ADRIANNA: Using technology has helped me overcome many issues. I find technology has helped me opened communication between colleagues. Using technology has also helped me connect with others who are familiar with technology and finding those who are comfortable in communicating with me through emails, instant messaging, or through Skype. I had also used technology to help the team as well.
DAVIN: Yes, I’d like to add that technology really does make a situation that people might perceive as impossible, possible.
ELISSA: Give me an example.
DAVIN: For example, there are Deaf truck drivers. Truckers use CB radios to communicate with each other, but now we have the technology to translate what’s being spoken to a text message, putting Deaf people on equal ground. Another important component is not just the technology but the humans who use that technology; they must be willing to use it and willing to interact with each other. We need both hand-in-hand.
ELISSA: All right. This is a question for either Davin or Brian. Can you give us a sense… I guess we’ll start with Davin because you have an international context. Even though we’re struggling here with the economy, we’re struggling with jobs, would you say we’re better or worse off here than… compared to other countries who are producing really skilled deaf and hard of hearing graduates?
DAVIN: I’ve been to other countries where there are fully Deaf-run restaurants, or in China, Deaf-run massage clinics. So, I’ve seen Deaf people become entrepreneurs and excelling in different ways, in different countries. There’s no doubt it’s possible, but it hasn’t fully taken place here yet. When’s the last time you saw a Deaf waiter or cashier here in Rochester? We don’t see Deaf people in these jobs often- but they can excel.
ELISSA: All right. And you’re shaking your head, Brian.
BRIAN: Let’s think about cities where most residents know at least the signed ABC’s – where are they? Rochester is that city, one city by itself. There’s no other countries that have cities with the same unique situation. Sweden comes close, I’d say, but the country’s not there yet. Rochester is unique, a “shining city” in this world, and we need to take advantage of that.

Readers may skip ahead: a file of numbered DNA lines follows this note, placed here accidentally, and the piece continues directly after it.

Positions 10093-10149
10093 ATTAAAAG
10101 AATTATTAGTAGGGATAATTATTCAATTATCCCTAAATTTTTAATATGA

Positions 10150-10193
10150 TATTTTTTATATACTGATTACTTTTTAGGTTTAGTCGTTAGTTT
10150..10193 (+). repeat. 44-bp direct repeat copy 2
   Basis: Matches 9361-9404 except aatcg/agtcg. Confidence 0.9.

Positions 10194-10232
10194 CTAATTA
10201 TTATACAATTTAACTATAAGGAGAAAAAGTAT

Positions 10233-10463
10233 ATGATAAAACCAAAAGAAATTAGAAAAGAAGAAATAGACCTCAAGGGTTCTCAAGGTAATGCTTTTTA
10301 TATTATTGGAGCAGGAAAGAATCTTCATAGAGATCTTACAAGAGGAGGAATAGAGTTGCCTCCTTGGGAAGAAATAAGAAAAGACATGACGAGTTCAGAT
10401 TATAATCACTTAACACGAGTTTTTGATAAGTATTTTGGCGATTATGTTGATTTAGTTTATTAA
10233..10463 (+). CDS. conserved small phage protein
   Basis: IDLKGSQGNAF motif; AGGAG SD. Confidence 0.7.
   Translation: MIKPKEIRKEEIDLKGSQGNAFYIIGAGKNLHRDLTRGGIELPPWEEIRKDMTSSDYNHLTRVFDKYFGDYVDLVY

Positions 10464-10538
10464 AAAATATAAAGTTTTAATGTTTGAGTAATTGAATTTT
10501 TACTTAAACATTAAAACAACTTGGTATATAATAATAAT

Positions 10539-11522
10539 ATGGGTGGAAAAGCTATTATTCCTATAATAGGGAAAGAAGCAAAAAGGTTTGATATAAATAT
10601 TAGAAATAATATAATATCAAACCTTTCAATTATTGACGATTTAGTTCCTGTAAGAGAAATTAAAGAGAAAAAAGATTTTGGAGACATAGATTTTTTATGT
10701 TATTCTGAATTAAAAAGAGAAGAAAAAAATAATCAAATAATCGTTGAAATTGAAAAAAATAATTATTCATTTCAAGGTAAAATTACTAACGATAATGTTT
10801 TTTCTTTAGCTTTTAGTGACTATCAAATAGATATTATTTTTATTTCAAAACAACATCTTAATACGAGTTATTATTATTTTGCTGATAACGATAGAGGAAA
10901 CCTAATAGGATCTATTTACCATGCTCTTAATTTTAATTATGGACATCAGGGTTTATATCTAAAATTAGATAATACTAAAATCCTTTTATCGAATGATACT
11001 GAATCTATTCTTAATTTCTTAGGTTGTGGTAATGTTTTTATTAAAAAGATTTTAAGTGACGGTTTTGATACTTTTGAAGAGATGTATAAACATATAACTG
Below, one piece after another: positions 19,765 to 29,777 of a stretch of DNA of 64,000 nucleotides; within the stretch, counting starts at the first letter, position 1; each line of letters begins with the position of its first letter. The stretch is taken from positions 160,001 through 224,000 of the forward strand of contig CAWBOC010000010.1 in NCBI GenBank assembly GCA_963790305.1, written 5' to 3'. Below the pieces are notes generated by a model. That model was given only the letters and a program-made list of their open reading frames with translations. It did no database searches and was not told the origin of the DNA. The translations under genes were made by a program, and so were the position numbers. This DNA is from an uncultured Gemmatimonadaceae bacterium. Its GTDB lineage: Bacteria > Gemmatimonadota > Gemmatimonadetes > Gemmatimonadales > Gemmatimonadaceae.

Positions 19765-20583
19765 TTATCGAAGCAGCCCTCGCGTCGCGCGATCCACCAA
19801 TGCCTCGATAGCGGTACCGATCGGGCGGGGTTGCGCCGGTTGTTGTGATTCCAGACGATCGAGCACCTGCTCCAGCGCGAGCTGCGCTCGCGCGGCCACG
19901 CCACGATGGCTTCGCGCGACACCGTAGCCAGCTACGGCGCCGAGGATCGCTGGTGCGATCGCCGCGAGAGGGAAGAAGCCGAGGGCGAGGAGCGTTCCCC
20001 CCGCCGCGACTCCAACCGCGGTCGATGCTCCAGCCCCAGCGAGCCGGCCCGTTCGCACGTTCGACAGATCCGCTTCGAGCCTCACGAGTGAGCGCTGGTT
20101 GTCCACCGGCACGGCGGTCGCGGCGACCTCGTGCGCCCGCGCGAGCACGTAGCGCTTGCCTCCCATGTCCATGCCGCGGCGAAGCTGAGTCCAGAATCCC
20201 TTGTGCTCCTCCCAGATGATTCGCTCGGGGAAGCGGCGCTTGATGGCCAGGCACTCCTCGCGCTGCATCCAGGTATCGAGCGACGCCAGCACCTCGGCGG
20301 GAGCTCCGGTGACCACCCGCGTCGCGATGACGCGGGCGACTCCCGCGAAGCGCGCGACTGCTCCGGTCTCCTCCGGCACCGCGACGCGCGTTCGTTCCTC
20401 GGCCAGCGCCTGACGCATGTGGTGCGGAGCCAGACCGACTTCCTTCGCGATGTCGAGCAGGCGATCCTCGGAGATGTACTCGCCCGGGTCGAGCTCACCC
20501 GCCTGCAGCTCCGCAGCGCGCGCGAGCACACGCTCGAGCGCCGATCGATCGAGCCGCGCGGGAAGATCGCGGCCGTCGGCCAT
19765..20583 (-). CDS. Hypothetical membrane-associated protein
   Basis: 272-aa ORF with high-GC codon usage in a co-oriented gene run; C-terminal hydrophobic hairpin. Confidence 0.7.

ELISSA: All right. And we have a couple minutes left. Let me just start with Brian. In terms of some of the students we saw in the story, the people coming out of school, what’s your best piece of advice for them in terms of getting themselves in front of employers? What are the biggest hurdles they face and what would you say to them?
BRIAN: Ah, my advice to those students. I would say to network as much as they can. Educate other hearing people how to interact the best way possible with them, and you can even teach people some sign language. When you meet hearing people, you can teach them some sign language. Also, meet as many hearing people and deaf people as possible. Deaf people should brainstorm together on how to develop connections, develop employment, and put investment back into the community.
ELISSA: And Davin, you’re going like this, and Adrianna, you’re in agreement too?
ADRIANNA: Yes. Graduates need to recognize that most of Rochester’s economic growth is from the small businesses. They should actively network within the community and find out who the key players are, whether the CEOs, VPs, and show them what they are capable of. Get someone to vouch for them is the key to networking well within Rochester. They need to creatively strategize with their networks. Also from the flip side, small businesses need to be open to hiring diverse candidates. Research shows that diverse teams help companies become very successful.
ELISSA: All right. And Adrianna, you have the last word. Adrianna Smart, Davin Searls and Brian Milburn, thanks for talking to us today about this issue.
Special thanks to Brian Milburn, Davin Searls, and Adrianna Smart for assistance with the transcript.